2009's Top Ten Environmental Losses Listed

by Tanya Thomas on  December 18, 2009 at 8:27 AM Environmental Health   - G J E 4
 2009's Top Ten Environmental Losses Listed
A recent article in National Geographic News has made a list of the top ten environmental losses of the year 2009.

At number one is the finding that the environmental challenge of global warming has worsened.

2009 saw vast patches of the planet protected and world leaders pledge to fight global warming, but the climate continued to change dramatically, putting it in the "loss" column for the environment this year.

At number two is the finding that oceans have begun to lose appetite for absorbing carbon dioxide (CO2).

As the world's greenhouse gas emissions continued to rise this year and further disrupt the global climate, the oceans appeared to lose some of their appetite to absorb CO2, a key gas implicated in the planet's warming.

At number three is the finding that drought-stricken Kenya has lost out on rain again this year.

The so-called long rains, which usually bring relief to the region of Kenya in March and April, never arrived this year, extending the drought into its third year for parts of the East African country.

As a result, tens of elephants and hundreds of other animals have perished so far amid the worst drought to hit Kenya in more than a decade.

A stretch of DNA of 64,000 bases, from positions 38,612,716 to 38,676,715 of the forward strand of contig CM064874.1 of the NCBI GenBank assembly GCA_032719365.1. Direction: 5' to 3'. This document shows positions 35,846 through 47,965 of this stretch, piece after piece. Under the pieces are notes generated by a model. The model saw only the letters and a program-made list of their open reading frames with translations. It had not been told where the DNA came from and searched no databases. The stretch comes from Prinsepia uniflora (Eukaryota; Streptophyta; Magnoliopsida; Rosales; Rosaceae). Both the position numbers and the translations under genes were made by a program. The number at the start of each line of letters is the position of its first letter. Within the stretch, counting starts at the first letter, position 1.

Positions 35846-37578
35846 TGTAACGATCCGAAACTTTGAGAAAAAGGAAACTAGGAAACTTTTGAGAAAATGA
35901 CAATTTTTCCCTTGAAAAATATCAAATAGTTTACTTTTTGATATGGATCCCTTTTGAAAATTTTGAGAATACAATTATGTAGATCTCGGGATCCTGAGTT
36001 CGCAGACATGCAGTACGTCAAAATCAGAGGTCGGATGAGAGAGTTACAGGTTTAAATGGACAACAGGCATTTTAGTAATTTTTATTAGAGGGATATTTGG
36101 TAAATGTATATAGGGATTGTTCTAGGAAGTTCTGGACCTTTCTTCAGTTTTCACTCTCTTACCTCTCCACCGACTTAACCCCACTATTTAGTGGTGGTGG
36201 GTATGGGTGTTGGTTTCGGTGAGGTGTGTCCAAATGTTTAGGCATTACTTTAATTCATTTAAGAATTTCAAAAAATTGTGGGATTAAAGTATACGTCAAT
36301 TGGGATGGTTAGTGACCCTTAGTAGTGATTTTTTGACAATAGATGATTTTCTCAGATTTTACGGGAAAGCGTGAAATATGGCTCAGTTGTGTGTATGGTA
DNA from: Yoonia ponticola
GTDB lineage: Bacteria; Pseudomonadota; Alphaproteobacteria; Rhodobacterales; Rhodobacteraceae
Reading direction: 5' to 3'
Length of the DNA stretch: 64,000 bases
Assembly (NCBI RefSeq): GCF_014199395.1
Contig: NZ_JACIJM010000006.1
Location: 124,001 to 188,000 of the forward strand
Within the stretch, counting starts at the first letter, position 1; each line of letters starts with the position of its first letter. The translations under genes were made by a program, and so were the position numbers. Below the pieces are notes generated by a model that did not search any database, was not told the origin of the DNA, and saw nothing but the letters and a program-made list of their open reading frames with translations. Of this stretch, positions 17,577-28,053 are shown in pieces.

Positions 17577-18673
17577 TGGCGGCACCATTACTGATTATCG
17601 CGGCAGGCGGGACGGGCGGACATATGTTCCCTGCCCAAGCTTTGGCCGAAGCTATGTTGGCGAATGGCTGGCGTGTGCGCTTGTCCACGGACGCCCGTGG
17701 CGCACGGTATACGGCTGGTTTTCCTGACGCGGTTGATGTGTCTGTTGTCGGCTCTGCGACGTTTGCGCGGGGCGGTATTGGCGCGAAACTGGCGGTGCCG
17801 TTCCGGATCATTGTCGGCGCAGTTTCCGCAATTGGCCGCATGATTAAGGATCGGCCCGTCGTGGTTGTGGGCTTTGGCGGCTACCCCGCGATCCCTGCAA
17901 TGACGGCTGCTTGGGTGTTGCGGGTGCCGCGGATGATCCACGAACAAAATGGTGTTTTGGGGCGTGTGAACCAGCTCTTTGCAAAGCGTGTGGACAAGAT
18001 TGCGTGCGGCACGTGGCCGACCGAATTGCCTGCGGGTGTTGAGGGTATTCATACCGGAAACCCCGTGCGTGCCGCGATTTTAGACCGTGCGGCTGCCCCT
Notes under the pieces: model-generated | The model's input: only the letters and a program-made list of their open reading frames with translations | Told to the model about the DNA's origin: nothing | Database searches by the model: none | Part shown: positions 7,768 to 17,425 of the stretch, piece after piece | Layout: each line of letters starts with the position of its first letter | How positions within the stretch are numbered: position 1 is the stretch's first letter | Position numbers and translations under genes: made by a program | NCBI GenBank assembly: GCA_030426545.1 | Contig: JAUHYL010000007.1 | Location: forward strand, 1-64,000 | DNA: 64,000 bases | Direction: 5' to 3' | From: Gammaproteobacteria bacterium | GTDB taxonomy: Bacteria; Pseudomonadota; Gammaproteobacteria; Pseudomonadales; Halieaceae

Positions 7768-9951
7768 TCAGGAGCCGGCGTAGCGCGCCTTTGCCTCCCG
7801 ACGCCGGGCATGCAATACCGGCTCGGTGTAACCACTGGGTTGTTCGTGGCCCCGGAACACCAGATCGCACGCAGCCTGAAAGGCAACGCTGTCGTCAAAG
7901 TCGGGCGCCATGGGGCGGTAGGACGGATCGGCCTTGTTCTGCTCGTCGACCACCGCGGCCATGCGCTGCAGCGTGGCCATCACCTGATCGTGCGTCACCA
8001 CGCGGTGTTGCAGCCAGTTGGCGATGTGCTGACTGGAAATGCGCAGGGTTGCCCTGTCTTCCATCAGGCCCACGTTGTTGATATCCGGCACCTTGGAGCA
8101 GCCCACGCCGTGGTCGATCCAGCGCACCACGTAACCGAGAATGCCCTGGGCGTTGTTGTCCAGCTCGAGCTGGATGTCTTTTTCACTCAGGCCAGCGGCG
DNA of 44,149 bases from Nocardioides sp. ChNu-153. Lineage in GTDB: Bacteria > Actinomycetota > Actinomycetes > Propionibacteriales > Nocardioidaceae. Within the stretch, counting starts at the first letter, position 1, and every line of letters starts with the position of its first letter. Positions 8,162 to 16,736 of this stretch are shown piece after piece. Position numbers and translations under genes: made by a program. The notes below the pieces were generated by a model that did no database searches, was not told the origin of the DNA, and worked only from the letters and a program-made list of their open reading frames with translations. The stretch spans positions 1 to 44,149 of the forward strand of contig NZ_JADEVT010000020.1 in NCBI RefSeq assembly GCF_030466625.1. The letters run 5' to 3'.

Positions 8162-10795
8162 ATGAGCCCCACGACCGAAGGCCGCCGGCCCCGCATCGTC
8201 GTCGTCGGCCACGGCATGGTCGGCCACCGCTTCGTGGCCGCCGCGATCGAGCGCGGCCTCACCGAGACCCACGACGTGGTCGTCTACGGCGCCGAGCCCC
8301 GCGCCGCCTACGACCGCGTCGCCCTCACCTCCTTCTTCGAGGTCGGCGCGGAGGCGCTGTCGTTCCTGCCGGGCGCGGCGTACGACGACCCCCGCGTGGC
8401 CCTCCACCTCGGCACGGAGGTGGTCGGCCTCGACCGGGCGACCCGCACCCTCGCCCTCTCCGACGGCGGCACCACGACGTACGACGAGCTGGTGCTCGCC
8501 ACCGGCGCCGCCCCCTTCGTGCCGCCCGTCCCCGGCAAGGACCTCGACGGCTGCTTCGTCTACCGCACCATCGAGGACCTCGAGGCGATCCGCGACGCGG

At number four is the report that as a result of wildlife managers in Idaho and Montana in the US approving the first wolf hunts in decades, hunters began legally pursuing wolves, resulting in a dramatic loss of the animals.

At number five is the finding that the Caribbean has lost a large number of sharks and barracuda species, as fishers have wiped the reefs clean of the big predators, thus sending the coral reef community into flux.

At number six is the report of the further loss of the Arctic Ice Sheet, which puts at risk iconic figures like the polar bear, the walrus, and it also puts at risk the people that live sustainably with that wildlife in their regions.

At number seven is the loss of a carbon monitoring satellite that crashed into the ocean near Antarctica.

At number eight is the report of lemurs being added on the menus of restaurants on the African island nation of Madagascar, which means they are being hunted as bush meat.t number nine is the report by a NASA satellite about the loss of groundwater in India, which will eventually impact the nation's food supply.

At number ten is the report that environmental issues were put on the backburner in the US as the administration had to focus on a faltering economy and health care issues.

Source: ANI

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